Story | 09 Dec, 2021

Experiences and Challenges in the Asia Region, an International Exchange on Extended Producer Responsibility (EPR)

In November 2021, IUCN’s Asia Regional Office MARPLASTICCs project hosted a workshop on Extended Producer Responsibility (EPR) with several partners from the EU/Expertise France, GIZ PREVENT Waste Alliance, Thailand Environment Institute, WWF Malaysia EPR project, and international consultants to share learnings on EPR for Thailand and Viet Nam.

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Photo: © IUCN

The aim of this international workshop was to answer questions, and to share knowledge on Extended Producer Responsibility (EPR) across IUCN’s and partner activities related to the topic. In all, 56 participants attended, representing parties from government, academia, NGOs, and civil society in Thailand, Viet Nam, and globally, making this a truly international exchange of ideas and knowledge.

Primarily, the discussions focused on the road map of EPR in the future in both Thailand and Viet Nam and what may happen in the next 2-5 years. Participants noted that in Thailand, both the government and the private sector need to be more involved in the EPR discussions. In the broader political context, many ministries need to be involved with clear roles and linkages. Fiscal measures need to be evaluated to understand the impact of EPR. As policy instruments change with government changes, there are challenges with the consistency of these efforts.

EPR in Viet Nam is intended to reduce the cost of managing end-of-life products by reducing waste volume and increasing recycling, thereby contributing to the prime minister’s new target of reducing the amount of waste that goes to landfills by 80% by 2025. EPR has the potential to create new economic opportunities and share the financial burden of solid waste management more fairly. In Viet Nam, the next six months will be crucial to having additional stakeholders engaged as the process is moving rapidly. Stakeholders include solid waste management agencies, government ministries, and others as identified in the multistakeholder platform and clearinghouse mechanism. In the next five years there is much to be done with the implementation of the clearinghouse, decree approval, and the plans outlined for 2023-2027.

In Thailand, the government has recently acted to address the issue of plastic pollution with the creation of a sub-committee on plastic waste management. The sub-committee addresses the problem at different leverage points from awareness-raising to waste management mechanisms. However, it is challenged by an overall lack of coordination and a fragmented legal framework and has a long road ahead for coordinated EPR efforts.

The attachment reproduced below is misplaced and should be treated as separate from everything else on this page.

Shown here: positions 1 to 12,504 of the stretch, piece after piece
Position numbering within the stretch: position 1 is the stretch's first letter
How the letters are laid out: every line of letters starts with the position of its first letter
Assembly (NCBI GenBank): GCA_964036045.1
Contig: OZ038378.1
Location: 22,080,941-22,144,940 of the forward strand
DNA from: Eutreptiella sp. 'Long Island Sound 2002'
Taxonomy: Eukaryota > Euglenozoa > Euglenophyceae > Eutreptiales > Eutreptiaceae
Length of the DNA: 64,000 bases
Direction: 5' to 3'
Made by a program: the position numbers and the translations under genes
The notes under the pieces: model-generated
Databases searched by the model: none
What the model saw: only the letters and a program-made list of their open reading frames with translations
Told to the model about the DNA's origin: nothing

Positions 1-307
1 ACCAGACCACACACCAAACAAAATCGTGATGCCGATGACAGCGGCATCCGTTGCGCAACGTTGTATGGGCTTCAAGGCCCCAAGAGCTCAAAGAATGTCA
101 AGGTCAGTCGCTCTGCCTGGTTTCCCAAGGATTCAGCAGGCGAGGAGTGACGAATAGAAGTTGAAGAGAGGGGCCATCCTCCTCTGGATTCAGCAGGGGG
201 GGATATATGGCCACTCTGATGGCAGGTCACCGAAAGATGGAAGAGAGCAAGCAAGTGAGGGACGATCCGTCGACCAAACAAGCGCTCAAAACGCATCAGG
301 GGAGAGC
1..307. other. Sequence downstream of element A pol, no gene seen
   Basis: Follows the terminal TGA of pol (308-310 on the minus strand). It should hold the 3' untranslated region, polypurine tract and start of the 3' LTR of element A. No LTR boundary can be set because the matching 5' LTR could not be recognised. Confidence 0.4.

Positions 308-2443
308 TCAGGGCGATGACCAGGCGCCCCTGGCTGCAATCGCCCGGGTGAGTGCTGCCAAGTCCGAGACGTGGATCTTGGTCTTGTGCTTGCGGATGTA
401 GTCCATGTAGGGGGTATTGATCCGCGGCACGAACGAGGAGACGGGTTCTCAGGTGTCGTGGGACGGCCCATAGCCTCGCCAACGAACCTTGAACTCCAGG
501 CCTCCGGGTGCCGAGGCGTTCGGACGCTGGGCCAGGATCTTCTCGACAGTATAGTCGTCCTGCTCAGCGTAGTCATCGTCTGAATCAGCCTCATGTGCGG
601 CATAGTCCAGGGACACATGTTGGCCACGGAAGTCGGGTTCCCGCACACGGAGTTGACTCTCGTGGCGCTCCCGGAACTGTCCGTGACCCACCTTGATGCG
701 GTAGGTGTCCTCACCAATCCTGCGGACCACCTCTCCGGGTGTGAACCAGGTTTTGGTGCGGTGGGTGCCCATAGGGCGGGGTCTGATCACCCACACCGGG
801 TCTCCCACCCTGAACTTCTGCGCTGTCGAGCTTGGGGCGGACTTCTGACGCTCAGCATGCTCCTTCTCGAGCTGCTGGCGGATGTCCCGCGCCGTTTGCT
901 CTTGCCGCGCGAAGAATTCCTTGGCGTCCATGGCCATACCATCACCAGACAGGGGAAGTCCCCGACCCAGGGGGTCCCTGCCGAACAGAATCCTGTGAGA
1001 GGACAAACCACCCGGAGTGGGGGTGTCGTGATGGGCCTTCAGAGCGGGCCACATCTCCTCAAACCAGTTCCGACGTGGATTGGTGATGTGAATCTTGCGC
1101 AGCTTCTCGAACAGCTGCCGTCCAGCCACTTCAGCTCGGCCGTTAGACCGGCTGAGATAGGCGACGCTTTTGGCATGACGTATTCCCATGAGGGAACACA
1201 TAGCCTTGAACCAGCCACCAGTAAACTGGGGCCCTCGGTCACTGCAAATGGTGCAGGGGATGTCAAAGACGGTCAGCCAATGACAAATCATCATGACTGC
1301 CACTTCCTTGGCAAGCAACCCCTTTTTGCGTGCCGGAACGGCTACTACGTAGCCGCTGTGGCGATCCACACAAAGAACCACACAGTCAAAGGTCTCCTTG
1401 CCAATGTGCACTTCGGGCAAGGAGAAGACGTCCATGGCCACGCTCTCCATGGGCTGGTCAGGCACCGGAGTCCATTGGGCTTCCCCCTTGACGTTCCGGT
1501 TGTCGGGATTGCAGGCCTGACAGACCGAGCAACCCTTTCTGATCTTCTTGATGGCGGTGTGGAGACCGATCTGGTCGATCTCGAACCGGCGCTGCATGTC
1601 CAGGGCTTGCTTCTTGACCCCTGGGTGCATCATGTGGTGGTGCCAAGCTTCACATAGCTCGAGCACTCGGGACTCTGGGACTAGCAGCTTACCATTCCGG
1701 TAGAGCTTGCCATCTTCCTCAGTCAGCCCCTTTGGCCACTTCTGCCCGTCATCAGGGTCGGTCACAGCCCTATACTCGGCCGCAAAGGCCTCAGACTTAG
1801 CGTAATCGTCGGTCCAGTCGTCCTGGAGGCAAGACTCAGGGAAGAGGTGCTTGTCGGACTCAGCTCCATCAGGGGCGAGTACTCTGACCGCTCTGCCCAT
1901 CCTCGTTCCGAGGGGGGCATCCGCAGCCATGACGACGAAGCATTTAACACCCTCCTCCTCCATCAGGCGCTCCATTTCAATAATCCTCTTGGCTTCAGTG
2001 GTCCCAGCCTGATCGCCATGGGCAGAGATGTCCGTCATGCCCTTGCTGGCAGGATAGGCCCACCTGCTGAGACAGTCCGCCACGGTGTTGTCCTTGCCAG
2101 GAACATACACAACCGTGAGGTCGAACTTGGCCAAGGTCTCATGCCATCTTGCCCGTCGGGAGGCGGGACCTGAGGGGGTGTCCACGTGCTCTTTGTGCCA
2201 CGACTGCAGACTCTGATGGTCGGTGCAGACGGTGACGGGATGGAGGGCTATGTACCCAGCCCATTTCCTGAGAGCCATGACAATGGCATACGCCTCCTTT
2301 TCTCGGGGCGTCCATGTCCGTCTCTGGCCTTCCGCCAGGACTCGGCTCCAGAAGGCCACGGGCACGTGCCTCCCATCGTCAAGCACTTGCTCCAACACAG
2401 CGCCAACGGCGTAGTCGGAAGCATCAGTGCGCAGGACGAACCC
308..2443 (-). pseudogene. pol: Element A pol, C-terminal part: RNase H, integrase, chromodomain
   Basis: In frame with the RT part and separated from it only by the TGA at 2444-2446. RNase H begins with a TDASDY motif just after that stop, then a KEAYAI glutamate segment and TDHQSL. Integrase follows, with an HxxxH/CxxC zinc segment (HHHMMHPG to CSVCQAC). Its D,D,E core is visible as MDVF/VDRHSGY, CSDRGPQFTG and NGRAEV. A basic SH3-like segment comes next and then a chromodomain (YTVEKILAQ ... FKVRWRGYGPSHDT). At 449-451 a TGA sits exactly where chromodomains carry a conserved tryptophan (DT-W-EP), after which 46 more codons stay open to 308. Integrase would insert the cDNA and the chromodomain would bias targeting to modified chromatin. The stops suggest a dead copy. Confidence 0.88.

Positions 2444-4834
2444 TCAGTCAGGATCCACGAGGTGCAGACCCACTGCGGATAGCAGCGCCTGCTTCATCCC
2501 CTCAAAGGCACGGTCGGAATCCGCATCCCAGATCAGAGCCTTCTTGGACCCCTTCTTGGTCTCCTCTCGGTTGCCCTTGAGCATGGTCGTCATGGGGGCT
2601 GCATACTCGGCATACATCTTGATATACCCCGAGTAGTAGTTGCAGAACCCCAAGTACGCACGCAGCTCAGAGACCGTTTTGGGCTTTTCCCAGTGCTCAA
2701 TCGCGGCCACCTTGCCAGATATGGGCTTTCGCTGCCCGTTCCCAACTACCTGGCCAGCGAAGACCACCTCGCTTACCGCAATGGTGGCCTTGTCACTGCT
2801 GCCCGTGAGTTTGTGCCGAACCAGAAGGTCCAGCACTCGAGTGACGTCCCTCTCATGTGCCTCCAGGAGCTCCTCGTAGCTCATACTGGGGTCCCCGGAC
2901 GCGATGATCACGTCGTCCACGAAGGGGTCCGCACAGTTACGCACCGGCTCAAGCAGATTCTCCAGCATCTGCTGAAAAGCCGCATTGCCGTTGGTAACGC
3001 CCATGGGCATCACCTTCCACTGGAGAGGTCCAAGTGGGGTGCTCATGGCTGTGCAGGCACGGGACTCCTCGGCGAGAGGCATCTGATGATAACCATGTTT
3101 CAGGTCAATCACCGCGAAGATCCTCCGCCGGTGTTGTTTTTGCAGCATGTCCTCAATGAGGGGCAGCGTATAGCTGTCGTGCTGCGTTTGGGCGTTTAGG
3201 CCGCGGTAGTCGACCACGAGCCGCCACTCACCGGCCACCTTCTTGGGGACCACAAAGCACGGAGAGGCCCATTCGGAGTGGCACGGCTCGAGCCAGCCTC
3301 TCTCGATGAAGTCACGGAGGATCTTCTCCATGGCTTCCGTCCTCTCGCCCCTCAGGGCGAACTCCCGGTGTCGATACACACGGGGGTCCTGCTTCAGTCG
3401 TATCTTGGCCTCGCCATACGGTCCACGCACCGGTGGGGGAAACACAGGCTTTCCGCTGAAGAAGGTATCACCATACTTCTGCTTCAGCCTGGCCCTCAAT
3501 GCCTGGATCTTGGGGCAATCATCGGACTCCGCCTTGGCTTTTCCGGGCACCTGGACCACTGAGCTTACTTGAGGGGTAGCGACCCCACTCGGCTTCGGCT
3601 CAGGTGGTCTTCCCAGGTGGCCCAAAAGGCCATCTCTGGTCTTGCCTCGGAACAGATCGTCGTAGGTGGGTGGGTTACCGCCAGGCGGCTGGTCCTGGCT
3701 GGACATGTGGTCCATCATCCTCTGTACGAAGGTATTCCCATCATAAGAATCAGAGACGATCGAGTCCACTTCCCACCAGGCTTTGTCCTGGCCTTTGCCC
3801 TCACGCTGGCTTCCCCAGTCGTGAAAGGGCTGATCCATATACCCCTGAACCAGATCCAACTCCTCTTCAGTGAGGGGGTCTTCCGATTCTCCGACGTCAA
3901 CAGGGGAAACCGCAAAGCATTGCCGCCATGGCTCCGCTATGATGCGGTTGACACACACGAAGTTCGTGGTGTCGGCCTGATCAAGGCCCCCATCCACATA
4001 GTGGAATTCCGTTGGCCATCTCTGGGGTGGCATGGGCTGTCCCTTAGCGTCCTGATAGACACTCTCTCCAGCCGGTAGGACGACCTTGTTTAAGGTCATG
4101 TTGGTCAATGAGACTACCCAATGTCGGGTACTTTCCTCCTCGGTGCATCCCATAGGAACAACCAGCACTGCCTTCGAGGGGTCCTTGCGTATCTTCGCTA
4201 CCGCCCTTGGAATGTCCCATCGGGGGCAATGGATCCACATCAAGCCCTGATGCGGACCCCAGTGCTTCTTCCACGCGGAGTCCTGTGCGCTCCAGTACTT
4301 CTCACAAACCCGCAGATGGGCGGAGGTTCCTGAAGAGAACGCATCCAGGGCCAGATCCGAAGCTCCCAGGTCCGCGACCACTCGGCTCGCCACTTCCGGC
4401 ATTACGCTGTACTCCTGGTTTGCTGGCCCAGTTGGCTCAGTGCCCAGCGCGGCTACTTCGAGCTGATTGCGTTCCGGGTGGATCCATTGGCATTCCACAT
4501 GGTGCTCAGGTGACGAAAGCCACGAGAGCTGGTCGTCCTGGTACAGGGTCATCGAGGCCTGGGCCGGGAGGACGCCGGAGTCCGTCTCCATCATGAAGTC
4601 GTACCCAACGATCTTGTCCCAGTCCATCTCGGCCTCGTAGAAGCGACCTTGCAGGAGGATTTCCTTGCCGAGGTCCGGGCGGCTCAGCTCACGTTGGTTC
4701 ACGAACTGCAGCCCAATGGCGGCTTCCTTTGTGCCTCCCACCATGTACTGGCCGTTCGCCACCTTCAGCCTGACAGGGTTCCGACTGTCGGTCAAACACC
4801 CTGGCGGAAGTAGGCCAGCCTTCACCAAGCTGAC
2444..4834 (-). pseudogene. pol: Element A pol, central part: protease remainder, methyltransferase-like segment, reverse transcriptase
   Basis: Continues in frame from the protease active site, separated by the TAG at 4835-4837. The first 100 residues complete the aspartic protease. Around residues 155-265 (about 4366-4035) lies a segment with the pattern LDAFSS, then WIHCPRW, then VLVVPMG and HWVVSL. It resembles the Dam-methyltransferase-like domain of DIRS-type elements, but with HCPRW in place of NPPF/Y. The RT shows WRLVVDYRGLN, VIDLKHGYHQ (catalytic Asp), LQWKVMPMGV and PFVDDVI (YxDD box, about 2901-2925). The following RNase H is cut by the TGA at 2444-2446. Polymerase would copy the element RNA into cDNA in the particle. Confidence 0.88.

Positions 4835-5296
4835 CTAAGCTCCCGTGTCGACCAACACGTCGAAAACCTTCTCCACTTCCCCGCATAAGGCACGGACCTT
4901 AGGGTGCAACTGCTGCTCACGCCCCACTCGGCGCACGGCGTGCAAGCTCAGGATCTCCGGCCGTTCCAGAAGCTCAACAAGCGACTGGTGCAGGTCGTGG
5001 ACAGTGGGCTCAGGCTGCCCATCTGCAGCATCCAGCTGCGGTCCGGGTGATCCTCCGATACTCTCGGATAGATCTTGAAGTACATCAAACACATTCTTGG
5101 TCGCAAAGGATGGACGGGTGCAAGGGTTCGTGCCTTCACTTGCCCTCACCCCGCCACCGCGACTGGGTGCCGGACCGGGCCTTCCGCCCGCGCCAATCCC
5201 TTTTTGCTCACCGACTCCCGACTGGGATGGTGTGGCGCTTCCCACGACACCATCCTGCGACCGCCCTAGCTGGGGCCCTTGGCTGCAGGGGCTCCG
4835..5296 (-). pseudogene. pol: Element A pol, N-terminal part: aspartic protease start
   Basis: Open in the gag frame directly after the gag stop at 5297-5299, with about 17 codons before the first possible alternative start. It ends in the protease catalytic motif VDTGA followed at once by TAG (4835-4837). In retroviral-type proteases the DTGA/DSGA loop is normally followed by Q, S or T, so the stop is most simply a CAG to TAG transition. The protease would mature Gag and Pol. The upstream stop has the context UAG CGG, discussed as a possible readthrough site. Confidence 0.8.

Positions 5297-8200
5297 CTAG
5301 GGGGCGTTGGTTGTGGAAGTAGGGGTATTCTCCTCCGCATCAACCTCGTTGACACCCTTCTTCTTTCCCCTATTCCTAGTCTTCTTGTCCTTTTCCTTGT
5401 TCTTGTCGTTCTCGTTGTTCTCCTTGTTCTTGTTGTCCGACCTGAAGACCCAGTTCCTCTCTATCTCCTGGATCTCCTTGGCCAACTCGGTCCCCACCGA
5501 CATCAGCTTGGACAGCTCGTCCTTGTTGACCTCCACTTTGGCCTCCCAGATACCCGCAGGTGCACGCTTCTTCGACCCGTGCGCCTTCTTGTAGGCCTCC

The full report of the workshop is posted here.

IUCN’s Role in Extended Producer Responsibility

IUCN noted that it has an active role to play in EPR in Asia, as a neutral organisation, it is able to bring stakeholders together and as a neutral party can create effective spaces for dialogue and learning. Our ongoing presence in both countries and long-standing relationships with the governments and ministries places us in a good position to continue to facilitate positive change in the EPR arena.

As part of the Marine Plastics and Coastal Communities (MARPLASTICCs) project at IUCN, in collaboration with the IUCN Environmental Law Centre, IUCN published five EPR studies that provide policy makers with guidance on the legal, policy and institutional frameworks governing marine plastics for Kenya, Mozambique, South Africa, Thailand, and Viet Nam. Each country’s unique situation is presented in their own comprehensive report.

In 2020, IUCN Viet Nam and the Department of Legal Affairs organised a workshop in Hanoi where the EPR National Platform Terms of Reference, action plan, and the outline of the EPR country report that DLA prepared were presented. Participants at this workshop included representatives from DLA, IUCN, WWF, Sub-Association of Recycle Waste in Viet Nam, Unilever, La Vie, Tetra Pak, Coca-Cola, and Friestland Campina. These participants have been part of the EPR process in Viet Nam over the years, and have helped to move the process forward rapidly in the country.

Acknowledgements and Support

This workshop was an out from the Marine Plastics and Coastal Communities project (MARPLASTICCs), generously supported by the Swedish International Development Cooperation Agency (Sida).


SIDA logoPhoto: SIDA



For further information please email:

Lynn Sorrentino, Marine Programme Officer, at

Other Resources

IUCN’s Close the Plastic Tap programme


Please review the EPR reports as posted here:

IUCN Viet Nam news 2020 on EPR workshops with IUCN